Date of Award:

12-2008

Document Type:

Thesis

Degree Name:

Master of Science (MS)

Department:

Family, Consumer, and Human Development

Advisor/Chair:

Randall M Jones

Abstract

This thesis summarizes a study conducted to explore the effect of an educational intervention on cognitive autonomy, identity, hope, and educational aspirations. The primary goal of this study was to investigate (1) the impact of awareness and readiness educational intervention on low-income adolescents’ cognitive autonomy, identity, hope, and educational intentions, and (2) how the low-income adolescents receiving the awareness readiness educational intervention compared to adolescents who did not receive the intervention. The Cognitive Autonomy and Self-Evaluation (CASE) inventory, the Modified Extended Version of the Object Measure of Ego Identity Status (EOMEIS), The Children’s Hope Scale, and a self-report of educational aspirations were used to measure the four variables in this study. Subjects included 38 adolescents, ages 13 to 17, from lower socioeconomic status (SES), located in the two different school districts who participate in the GEAR UP intervention, and a comparison sample included 47 adolescents, ages 14 to 17, from various classes at a local high school. Findings reveal that changes from time 1 to time 2 (four months) for adolescents participating in the educational intervention were not significant in three of the four areas. The educational aspirations results were statistically significant. The adolescents in the educational intervention group and from the comparison sample found to be similar on all measures, thus establishing a form or social validation. Results may be contingent on the type of sample obtained and testing procedures. The results of this study indicate there may need to be further research in this area.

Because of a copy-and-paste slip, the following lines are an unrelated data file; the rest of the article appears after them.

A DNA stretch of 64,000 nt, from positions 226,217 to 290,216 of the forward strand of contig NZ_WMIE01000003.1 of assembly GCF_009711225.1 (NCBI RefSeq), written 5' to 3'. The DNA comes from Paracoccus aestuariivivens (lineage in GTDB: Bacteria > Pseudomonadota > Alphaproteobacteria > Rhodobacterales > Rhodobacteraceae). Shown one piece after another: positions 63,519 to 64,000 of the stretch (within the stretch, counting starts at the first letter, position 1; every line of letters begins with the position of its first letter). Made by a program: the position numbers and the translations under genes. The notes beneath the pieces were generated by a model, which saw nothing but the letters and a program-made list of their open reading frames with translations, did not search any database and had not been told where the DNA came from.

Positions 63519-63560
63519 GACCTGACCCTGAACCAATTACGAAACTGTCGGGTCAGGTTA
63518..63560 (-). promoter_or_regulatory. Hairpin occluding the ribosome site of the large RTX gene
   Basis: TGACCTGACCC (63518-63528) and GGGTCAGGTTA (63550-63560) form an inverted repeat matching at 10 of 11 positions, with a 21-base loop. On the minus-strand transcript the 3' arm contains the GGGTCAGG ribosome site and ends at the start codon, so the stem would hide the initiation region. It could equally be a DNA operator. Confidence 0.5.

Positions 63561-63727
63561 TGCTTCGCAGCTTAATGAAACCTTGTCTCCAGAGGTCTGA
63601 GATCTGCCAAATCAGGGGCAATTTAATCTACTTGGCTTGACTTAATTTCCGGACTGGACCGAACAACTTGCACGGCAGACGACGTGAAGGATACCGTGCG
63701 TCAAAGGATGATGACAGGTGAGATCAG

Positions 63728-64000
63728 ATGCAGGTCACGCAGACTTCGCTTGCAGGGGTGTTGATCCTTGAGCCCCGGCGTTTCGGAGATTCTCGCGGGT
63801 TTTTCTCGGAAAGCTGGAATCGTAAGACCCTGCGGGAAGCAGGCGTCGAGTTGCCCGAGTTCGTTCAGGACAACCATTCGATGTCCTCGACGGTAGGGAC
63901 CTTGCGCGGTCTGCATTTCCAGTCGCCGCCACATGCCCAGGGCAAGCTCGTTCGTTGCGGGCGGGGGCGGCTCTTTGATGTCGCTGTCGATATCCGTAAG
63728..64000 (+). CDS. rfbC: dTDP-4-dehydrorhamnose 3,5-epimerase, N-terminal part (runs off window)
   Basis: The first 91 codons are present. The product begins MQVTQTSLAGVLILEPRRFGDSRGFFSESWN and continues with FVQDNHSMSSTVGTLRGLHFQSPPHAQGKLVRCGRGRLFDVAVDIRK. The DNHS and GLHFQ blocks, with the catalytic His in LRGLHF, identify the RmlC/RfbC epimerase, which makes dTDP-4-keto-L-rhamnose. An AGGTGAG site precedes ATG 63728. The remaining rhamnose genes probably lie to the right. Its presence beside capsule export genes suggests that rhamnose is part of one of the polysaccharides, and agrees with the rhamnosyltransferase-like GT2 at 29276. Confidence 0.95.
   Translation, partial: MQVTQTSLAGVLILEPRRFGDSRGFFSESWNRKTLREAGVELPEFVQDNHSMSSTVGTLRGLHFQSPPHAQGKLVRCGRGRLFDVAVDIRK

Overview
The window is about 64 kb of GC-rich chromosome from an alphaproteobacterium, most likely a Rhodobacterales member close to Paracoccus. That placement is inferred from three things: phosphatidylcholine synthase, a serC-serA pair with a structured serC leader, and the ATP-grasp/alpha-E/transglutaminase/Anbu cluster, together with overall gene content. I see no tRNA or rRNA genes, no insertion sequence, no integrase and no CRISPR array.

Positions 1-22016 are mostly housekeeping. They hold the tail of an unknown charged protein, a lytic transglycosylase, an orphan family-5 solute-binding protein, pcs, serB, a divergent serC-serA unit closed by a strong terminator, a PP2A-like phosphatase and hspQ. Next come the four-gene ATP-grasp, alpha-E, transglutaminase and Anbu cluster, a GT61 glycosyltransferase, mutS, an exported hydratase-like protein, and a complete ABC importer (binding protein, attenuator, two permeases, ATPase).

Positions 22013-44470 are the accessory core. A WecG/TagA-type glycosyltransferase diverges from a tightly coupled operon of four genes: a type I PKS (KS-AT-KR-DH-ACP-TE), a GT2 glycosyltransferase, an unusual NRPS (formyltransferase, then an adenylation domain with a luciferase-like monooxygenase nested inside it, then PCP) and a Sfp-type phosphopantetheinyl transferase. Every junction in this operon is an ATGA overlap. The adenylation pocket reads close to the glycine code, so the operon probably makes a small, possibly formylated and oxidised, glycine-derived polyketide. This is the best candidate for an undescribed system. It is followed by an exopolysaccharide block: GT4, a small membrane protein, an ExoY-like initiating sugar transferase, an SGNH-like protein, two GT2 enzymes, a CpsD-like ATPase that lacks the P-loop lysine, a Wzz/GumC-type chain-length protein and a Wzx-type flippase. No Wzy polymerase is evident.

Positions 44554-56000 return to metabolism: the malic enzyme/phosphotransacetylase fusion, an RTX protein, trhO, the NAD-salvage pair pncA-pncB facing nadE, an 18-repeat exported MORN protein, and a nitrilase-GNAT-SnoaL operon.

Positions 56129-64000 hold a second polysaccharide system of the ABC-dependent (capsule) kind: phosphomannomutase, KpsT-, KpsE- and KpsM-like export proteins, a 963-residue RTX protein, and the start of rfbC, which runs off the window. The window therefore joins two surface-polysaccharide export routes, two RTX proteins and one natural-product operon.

Share

COinS